Scheme being trialled in Chile, Costa Rica and Peru seen as way to make more money from existing subscribers as growth slows
The days of sharing Netflix passwords could soon be over. The streaming company has begun testing a new feature that would charge people to add multiple profiles to an account.
The scheme is being trialled in Chile, Costa Rica
and Peru. It is unclear if and when the feature will be rolled out in other countries.
In a statement, Chengyi Long, Netflix’s director of product innovation, said Netflix has “always made it easy for people who live together to share their Netflix account”, allowing people to create separate profiles on a single subscription. But, “accounts are being shared between households – impacting our ability to invest in great new TV and films for our members,” Long said.
The new features will charge subscribers who share their accounts for up to two people outside their household. Subscribers will be charged about $2.98 a month in Chile, $2.99 in Costa Rica
and about $2.12 in Peru.
Last year, the company introduced two-step verification, a more subtle way to curb password sharing. But the new charge to subscribers will be the company’s strictest crackdown on the practice yet.
The end of Netflix password sharing is another shift in the company’s strategy that suggests it is looking toward its existing customers, rather than new subscribers, to help grow the company’s revenue.
In January, Netflix announced it would increase the price of its most popular subscription from $14 to $15.50 – its second price increase in two years. Soon after, the company said it forecasts just 2.5 million new subscribers joining Netflix in the first quarter of 2022 – the lowest number in years.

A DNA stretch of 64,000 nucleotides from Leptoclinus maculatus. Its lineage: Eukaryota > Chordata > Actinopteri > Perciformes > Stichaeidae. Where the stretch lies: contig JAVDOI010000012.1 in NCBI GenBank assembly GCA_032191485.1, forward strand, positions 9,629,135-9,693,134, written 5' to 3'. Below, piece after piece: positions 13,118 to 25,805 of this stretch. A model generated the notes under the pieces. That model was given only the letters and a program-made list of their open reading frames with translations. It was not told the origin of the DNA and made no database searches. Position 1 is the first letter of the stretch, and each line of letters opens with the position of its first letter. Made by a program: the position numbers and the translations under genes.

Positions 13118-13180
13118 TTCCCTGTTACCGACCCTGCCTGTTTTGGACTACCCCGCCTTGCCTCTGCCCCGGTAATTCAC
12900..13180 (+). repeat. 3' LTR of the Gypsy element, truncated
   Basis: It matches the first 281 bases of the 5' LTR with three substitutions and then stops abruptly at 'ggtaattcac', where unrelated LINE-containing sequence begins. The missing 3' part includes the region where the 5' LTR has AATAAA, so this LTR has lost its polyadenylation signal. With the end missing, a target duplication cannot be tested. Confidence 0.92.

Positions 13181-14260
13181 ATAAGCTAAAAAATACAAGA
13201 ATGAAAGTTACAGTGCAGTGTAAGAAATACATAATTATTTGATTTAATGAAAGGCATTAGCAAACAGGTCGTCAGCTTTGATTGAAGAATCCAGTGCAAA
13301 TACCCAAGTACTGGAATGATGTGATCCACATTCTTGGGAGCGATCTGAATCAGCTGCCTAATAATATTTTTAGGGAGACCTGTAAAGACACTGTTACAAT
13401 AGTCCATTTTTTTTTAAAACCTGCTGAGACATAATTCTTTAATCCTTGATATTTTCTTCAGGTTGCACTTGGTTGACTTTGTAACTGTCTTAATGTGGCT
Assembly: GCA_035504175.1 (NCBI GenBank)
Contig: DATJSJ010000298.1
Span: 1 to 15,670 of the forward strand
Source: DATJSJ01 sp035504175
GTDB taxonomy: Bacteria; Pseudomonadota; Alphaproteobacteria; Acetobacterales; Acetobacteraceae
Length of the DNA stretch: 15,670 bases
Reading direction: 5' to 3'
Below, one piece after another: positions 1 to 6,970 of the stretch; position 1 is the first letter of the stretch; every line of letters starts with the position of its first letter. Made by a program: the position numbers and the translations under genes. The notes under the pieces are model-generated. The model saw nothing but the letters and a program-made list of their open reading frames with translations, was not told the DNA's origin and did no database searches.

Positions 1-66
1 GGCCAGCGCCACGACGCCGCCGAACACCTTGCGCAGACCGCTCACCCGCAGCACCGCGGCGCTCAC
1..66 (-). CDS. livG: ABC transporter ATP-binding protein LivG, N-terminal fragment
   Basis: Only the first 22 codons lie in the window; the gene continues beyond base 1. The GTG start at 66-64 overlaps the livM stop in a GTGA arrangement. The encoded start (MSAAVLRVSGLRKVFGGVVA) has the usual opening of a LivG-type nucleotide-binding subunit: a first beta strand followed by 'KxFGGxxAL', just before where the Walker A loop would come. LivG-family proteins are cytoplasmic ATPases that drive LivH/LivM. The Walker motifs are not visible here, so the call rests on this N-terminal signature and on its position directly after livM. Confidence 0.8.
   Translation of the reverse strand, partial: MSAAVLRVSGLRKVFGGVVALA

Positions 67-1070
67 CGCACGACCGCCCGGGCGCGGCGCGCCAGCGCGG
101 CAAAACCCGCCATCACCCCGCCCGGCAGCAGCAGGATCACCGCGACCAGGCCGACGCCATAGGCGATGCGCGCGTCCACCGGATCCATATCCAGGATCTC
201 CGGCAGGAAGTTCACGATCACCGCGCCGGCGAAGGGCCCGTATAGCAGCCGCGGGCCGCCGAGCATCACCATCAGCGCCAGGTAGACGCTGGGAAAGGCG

Netflix has also been competing with new streaming platforms that debuted over the last few years, like Disney+ and HBO Max, though it still remains the most popular streaming platform. Analysts have said that streaming platforms, including Netflix, have been keeping their prices low to entice new subscribers, though the prices we see now may not last for long.
Media executives have spoken out about how the streaming wars have not exactly been lucrative for companies who had long been used to getting profit from both high cable costs and TV advertisers, particularly because of password sharing.
“Media companies have had a fabulous distribution system for decades,” Tom Rutledge, chief executive of Charter Communication, a major US cable company, told CNBC in 2020. But now, “It’s just too easy to get the product without paying for it.”